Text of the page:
9. Rub the tips of your fingers of one hand onto the palm of the other hand, then repeat the other way round.
  10. Rinse your hands with water.
  11. Dry with a disposable towel.
  12. Use a disposable towel to turn off the tap.
  13. Job done.

You should wash your hands:

  • after using the toilet or changing a nappy 
  • before and after handling raw foods like meat and vegetables
  • before eating or handling food
  • after blowing your nose, sneezing or coughing
  • before and after treating a cut or wound
  • after touching animals, including pets, their food and after cleaning their cages

© Susan Shirley 2020


I’ve recently returned from a holiday in St Lucia.  It was my first time in the Caribbean, and I am so pleased that I went.  It is a beautiful island, and the people are lovely.

I stayed just outside of Castries, the capital, about an hour and a half’s drive from the main airport (there is another airport at Castries, but it’s smaller and has a shorter runway so is used by Liat rather than the bigger airlines).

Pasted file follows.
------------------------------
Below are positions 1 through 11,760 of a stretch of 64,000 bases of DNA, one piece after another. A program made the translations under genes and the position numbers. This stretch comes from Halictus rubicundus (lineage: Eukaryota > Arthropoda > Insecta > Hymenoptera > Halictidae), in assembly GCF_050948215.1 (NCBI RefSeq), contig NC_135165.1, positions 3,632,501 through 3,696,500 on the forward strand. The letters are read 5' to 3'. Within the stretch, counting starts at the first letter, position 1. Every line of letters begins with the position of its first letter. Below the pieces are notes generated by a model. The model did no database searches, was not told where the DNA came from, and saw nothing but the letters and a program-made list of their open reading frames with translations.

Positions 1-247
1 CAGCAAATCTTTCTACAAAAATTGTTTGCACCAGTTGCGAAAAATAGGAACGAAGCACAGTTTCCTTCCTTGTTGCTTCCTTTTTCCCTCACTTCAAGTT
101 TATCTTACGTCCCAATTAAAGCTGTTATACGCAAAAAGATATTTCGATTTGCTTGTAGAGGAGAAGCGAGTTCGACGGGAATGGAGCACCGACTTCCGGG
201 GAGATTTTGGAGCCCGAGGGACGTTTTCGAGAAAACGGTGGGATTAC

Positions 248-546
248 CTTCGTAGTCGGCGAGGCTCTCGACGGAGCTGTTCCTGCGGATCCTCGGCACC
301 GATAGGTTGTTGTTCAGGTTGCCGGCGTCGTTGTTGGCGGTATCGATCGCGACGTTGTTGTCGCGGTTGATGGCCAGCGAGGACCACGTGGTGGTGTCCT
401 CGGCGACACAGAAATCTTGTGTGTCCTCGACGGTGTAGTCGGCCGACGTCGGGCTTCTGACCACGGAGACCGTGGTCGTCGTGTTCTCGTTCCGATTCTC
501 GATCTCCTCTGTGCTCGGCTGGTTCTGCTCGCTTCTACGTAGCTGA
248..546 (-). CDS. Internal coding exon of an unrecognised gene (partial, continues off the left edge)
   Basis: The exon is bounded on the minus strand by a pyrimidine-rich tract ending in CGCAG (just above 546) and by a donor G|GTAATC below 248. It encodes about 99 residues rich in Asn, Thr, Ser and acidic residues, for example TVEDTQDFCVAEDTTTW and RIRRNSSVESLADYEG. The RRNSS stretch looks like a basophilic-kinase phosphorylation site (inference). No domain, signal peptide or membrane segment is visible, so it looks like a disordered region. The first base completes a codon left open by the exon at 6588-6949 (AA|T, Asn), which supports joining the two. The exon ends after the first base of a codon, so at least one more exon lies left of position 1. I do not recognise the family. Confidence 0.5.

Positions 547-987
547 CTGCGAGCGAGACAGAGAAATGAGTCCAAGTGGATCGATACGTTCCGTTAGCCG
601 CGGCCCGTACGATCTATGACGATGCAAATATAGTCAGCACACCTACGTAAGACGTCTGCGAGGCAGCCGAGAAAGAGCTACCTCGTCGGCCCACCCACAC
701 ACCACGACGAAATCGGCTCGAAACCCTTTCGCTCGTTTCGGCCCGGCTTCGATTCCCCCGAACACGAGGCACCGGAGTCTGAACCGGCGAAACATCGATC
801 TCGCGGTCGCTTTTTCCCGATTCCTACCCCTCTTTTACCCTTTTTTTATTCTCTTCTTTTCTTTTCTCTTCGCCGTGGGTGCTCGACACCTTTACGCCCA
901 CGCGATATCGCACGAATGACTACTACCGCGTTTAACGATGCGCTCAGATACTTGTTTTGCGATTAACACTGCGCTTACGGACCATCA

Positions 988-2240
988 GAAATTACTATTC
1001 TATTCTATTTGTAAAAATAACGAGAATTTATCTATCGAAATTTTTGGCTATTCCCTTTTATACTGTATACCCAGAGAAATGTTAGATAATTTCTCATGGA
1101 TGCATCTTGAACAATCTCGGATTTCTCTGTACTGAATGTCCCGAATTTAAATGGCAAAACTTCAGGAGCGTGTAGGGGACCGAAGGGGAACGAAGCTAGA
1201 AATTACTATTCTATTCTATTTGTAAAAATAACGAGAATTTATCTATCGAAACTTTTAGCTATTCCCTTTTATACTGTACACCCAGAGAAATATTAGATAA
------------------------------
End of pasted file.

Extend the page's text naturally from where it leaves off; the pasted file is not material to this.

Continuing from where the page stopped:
The island is very green – lots of trees and a rainforest in the middle of the island – and on the drive from the airport, I noticed that there were a number of houses on stilts, which I assumed were to help protect them from mudslides.  I guessed that they must get a lot of rain and, in fact, it did rain for a short time most days during my stay, although apparently that is unusual.  The locals put it down to climate change, and they are probably right.  It didn’t rain for long though; and didn’t spoil the stay.  In fact, for me, it was a bit of a blessing.  I struggle if it’s too hot.

Location, location, location

St Lucia is in the Eastern Caribbean, and the currencies are the US Dollar and the Eastern Caribbean Dollar. The main airport is Hewanorra, which was the name given to the island by the native Caribs (natives of the Lesser Antilles in the Caribbean).  St Lucia is northwest of Barbados and south of French-speaking Martinique, which can be seen from the eastern part of the island.  St Lucia is 238 square miles in area, 27 miles long and 14 miles wide.